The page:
I know I’ve said it here before: some days when I’m in search of street portraits, I find it can be difficult to ask the question the first time. You just have to push through it and do it anyway.

As a side note, I am very pleased with the quality and low noise of this high-ISO capture on the Nikon D800. You can see from the shutter speed that the high ISO wasn’t required, but as I’m still getting to know this camera, I’m still asking and playing with lots of “what if….?” scenarios.

“Ryan” [Click on image to enlarge/reduce its size.] Nikon D800, ISO 2500, f/3.2 at 1/8000 sec., 85 mm

=^,,^=

Street Portraiture: Faces of Kissimmee, #31

You won’t find another place in Central Florida quite like Butterfly Impressions, located at 205 Broadway in downtown Kissimmee. Osceola County’s first and only butterfly store, owner Terry Miller has created a very unique, one-of-a-kind shop. The shop offers butterfly-themed gifts from all over the world: kites, balloons, jewelry, books, shirts…and a whole lot more. They can also arrange live butterfly releases for events through Butterfly Dan’s – another local who is the former president of the International Association of Butterfly Exhibition. (Who even knew there was such an organization? Certainly not me.)

I found Terry to be quite photogenic, and she was gracious enough to let me take her photo for inclusion in Faces of Kissimmee. You can visit her website at www.totallybutterflies.com.

“Terry” [Click image to enlarge or reduce its size.] Nikon D800, ISO 1250, f/3.5 at 1/80 sec., 85 mm


If you are enjoying this blog and/or series, please click the button on the right edge of the page to cast a vote for I Shutter at the Thought! in the 2013 PHOTOBLOG AWARDS. There’s nothing to fill out, no gimmicks or requests for your email address – just a simple click does it. Thank you for your support!

=^,,^=

Street Portraiture: Faces of Kissimmee, #30

I recently discovered that my favorite place to have breakfast is Mrs. Mac’s Restaurant, located at 215 Broadway Avenue, in the heart of downtown Kissimmee. In business since 1945, it’s a very popular and dependable destination for a simple, home-cooked meal. It’s perhaps not the place you want to go if you’re concerned about calories and cholesterol, as these are standard components of the Southern-style menu. I’ve typically come here for lunch with my parents: an earlier post made note of the amazing homemade pies offered here (see Faces of Kissimmee, #7 if you missed my accolades for the oh-so-delicious lemon meringue).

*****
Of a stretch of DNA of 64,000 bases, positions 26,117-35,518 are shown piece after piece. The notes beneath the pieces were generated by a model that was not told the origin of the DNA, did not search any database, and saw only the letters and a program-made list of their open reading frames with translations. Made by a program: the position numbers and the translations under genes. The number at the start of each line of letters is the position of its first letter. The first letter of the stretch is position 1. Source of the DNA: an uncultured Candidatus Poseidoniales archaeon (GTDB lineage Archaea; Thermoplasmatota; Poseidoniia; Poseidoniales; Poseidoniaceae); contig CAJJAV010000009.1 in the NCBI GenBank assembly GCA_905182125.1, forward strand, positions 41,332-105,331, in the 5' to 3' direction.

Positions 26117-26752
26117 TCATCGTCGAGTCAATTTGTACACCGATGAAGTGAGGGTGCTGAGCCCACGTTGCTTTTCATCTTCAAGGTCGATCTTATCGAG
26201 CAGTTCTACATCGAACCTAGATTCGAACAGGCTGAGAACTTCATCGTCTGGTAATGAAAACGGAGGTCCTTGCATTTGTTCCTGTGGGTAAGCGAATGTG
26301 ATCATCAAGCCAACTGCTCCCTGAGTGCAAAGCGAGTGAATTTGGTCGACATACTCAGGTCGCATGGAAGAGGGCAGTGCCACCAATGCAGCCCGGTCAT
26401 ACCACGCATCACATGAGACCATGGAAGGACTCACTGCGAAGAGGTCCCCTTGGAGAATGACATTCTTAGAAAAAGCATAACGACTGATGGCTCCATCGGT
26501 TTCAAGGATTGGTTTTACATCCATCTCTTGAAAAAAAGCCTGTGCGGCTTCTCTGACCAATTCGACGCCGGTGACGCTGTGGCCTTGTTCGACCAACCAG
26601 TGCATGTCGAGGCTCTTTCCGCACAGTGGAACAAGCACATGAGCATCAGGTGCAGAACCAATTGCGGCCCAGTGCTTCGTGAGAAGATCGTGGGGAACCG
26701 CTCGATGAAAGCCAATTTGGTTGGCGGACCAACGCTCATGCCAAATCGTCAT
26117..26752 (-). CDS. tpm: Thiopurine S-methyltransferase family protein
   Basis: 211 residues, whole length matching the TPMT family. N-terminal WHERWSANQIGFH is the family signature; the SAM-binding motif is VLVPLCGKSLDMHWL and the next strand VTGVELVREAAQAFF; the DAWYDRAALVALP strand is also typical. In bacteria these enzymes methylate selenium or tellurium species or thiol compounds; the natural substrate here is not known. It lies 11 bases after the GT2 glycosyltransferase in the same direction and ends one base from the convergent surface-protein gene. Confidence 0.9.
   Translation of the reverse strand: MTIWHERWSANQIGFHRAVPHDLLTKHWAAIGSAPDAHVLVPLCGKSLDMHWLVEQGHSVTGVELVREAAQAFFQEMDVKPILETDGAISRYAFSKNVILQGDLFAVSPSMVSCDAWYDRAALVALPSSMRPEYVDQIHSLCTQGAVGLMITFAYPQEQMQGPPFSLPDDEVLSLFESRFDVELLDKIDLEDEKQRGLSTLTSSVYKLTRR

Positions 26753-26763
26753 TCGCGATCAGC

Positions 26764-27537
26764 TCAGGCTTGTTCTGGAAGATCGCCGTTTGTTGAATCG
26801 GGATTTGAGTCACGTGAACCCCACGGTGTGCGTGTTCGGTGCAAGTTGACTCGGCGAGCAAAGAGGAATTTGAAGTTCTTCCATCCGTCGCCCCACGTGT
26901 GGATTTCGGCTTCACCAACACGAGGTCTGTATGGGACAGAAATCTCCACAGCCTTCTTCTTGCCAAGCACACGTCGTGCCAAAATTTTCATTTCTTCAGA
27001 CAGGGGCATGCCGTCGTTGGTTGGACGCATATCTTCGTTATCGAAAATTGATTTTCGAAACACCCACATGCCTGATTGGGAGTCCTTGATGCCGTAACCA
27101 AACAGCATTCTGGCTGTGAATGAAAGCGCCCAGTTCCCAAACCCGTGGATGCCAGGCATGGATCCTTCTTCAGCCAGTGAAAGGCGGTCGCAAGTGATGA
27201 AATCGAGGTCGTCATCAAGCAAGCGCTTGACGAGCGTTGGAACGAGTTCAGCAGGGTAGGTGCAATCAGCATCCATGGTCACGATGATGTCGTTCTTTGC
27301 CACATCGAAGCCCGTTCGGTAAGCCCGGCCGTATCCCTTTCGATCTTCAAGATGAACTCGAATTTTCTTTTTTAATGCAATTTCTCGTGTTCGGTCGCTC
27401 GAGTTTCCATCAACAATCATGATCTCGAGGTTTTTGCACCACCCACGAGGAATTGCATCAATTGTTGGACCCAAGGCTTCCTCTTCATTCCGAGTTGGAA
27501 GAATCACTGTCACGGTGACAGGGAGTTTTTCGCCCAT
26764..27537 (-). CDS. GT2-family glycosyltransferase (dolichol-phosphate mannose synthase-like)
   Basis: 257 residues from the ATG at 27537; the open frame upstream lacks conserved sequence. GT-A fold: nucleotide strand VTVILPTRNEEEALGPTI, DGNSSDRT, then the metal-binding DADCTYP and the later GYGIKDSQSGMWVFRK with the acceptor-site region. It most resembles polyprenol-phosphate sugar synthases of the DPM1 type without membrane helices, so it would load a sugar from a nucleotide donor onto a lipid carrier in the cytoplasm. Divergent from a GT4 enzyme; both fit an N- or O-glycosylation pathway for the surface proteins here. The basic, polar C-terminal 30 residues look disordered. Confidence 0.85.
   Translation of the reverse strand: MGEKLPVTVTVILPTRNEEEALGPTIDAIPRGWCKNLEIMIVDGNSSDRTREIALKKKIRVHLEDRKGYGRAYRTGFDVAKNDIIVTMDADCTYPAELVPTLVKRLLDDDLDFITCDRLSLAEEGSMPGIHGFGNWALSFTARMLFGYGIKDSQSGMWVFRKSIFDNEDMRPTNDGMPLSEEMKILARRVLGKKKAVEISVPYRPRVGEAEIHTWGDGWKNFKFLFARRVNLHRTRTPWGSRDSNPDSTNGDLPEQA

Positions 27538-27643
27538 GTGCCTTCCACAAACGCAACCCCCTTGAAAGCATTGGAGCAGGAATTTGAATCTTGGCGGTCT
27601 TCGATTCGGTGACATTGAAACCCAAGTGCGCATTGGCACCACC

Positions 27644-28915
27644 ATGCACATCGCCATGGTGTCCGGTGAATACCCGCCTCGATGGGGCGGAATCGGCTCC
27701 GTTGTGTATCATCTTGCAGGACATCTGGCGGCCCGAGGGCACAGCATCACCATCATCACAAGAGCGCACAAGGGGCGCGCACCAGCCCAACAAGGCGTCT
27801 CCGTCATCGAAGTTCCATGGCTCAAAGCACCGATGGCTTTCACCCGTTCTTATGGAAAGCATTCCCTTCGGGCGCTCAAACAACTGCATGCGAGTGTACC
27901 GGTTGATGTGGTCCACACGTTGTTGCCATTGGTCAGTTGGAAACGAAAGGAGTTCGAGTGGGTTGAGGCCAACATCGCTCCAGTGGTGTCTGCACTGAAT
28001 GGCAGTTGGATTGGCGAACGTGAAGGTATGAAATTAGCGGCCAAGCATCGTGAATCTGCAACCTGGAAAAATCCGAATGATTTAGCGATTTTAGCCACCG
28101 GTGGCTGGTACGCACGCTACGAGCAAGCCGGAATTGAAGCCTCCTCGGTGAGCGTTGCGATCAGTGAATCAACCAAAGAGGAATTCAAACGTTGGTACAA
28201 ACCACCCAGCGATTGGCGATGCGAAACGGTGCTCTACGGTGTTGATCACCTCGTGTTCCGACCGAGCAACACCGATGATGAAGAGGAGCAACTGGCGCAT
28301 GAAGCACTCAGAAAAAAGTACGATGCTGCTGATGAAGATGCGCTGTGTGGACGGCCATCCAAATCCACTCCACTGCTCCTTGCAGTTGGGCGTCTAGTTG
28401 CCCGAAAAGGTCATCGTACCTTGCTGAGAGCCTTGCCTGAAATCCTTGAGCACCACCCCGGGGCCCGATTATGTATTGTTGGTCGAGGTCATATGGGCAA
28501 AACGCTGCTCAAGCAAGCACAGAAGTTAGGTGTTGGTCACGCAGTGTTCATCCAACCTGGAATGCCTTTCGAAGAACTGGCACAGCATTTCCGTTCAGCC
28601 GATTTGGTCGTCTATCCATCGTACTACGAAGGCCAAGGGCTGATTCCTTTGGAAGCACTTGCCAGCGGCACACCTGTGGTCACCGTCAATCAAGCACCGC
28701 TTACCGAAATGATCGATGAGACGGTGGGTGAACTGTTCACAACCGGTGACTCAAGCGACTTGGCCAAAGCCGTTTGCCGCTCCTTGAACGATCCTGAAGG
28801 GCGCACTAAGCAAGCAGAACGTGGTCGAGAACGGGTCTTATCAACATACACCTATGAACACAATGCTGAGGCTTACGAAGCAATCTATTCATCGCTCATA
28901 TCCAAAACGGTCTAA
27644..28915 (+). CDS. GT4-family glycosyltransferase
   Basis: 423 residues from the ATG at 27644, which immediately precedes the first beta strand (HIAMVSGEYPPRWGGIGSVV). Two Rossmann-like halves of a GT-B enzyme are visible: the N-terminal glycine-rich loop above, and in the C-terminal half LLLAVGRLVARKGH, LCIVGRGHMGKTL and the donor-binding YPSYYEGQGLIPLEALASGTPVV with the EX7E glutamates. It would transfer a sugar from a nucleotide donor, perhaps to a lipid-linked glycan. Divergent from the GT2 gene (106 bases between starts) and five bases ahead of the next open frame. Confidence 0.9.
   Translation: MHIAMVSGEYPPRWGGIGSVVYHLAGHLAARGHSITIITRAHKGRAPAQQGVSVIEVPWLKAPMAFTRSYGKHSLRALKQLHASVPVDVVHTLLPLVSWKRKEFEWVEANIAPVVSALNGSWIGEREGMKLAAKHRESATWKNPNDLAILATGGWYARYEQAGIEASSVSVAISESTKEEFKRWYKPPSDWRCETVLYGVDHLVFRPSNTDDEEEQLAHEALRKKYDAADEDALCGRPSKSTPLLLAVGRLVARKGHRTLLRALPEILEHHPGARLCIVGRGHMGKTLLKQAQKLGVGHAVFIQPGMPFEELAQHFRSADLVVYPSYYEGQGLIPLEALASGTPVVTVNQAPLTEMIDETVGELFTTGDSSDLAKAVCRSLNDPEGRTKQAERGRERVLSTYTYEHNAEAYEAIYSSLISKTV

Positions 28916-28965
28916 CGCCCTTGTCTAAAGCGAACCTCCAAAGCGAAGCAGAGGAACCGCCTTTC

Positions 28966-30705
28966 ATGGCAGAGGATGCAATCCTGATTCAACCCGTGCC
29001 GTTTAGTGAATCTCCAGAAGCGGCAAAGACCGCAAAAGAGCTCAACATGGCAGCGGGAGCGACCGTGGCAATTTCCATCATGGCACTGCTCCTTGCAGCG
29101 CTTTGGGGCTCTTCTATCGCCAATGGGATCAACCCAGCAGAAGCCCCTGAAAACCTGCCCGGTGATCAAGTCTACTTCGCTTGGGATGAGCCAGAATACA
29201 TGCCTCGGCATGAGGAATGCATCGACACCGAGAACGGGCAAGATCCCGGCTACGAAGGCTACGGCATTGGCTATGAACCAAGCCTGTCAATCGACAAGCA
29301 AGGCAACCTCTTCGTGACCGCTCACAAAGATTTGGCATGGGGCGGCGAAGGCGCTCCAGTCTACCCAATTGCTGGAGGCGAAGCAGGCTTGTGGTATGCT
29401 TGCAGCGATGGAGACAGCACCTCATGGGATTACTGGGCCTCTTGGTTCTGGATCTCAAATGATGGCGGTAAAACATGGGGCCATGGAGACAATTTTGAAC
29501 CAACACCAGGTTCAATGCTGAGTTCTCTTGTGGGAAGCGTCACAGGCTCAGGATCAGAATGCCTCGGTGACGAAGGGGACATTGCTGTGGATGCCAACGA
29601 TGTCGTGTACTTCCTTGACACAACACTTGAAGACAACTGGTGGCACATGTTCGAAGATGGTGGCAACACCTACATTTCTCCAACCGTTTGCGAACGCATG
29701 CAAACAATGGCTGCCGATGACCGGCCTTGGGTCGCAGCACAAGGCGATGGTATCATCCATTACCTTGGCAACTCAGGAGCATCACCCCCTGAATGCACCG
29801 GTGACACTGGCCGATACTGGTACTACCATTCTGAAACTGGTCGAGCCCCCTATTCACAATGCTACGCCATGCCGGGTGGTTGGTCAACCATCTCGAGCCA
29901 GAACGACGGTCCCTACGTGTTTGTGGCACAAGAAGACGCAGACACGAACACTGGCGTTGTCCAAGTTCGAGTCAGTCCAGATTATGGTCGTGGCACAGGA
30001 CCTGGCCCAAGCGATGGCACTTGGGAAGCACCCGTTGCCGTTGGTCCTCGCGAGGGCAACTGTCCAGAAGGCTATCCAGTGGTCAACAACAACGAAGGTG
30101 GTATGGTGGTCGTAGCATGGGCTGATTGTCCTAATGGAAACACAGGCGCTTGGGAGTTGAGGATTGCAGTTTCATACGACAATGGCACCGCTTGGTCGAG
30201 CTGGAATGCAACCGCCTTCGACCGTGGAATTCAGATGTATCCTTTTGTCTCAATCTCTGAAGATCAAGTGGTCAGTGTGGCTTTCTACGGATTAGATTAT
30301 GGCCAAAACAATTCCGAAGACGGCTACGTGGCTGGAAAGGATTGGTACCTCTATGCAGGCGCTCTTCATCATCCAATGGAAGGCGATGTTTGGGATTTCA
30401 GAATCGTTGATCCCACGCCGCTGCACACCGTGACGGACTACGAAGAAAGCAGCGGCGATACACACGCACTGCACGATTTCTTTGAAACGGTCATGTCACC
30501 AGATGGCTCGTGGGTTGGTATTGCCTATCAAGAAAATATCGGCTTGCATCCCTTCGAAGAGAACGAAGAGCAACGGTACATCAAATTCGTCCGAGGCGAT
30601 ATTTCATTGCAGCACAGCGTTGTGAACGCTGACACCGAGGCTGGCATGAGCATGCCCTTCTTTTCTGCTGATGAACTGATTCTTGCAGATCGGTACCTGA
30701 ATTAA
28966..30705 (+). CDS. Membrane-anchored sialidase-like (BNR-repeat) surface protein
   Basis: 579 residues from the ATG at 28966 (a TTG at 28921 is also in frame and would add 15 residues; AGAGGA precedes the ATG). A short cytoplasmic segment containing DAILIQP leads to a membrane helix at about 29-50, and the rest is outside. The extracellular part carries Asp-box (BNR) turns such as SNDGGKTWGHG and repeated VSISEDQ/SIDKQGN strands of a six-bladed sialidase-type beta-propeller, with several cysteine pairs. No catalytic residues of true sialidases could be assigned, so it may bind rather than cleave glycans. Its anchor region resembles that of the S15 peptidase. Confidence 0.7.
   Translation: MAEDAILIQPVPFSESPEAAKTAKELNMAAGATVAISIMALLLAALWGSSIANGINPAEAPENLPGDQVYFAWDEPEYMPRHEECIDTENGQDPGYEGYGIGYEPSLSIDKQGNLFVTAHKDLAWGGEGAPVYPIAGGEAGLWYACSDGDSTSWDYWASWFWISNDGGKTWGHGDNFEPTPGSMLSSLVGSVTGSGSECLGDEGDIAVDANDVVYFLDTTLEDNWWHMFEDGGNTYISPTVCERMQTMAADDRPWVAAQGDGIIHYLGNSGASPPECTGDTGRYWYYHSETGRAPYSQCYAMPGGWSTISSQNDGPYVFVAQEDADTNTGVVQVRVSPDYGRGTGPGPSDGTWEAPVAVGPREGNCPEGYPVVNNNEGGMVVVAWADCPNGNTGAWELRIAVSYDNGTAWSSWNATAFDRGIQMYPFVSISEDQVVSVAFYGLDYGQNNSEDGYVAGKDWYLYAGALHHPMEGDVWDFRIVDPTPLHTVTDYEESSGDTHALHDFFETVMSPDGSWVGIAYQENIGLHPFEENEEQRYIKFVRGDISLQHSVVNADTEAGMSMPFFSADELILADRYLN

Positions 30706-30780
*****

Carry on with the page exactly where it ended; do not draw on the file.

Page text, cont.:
Joyce is the owner of this family business and she rules the kitchen. One often sees her standing in the window that separates the kitchen from the diners, putting up food orders and ringing the bell to alert the ever-pleasant servers to come-and-get-it. Sometimes she’s there just surveying the goings-on and ensuring things are to her liking. Mrs. Mac’s is open Monday through Friday from 6:30 AM to 6:00 PM. Their Facebook page notes they are “…closed Saturday and Sunday so we may spend time with our families.”

Warned by staff that I’d never get a photo of Joyce by asking for one, I was instead reminded that “forgiveness is often easier to obtain than permission.” I sure hope she likes the photo; I’d hate to lose my access to those awesome pies.

“Joyce” [Click image to enlarge or reduce its size.] Nikon D300, ISO 800, f/2.8 at 1/45 sec., 85 mm

=^,,^=

Street Portraiture: Faces of Kissimmee, #29

I had been hoping to run into Charlie again for a few weeks now: I had a print of his portrait from “Faces of Kissimmee, #2” to give him that I had been carrying around in my backpack. When I saw him sitting and chatting with another man, I thought it might be a chance to capture a new street portrait, too.

Joshua was seated such that deep shadows were behind him, while the morning sunlight was striking his face. It was the perfect setup, and one I thought would allow me to really capture him in an accurate and telling way. Joshua granted my request to take his photo, so I quickly dropped to one knee and took the shot. I love it when things just naturally and effortlessly work out. I also realized that all three photos captured that day were of men whose names began with the letter “J”; an interesting coincidence.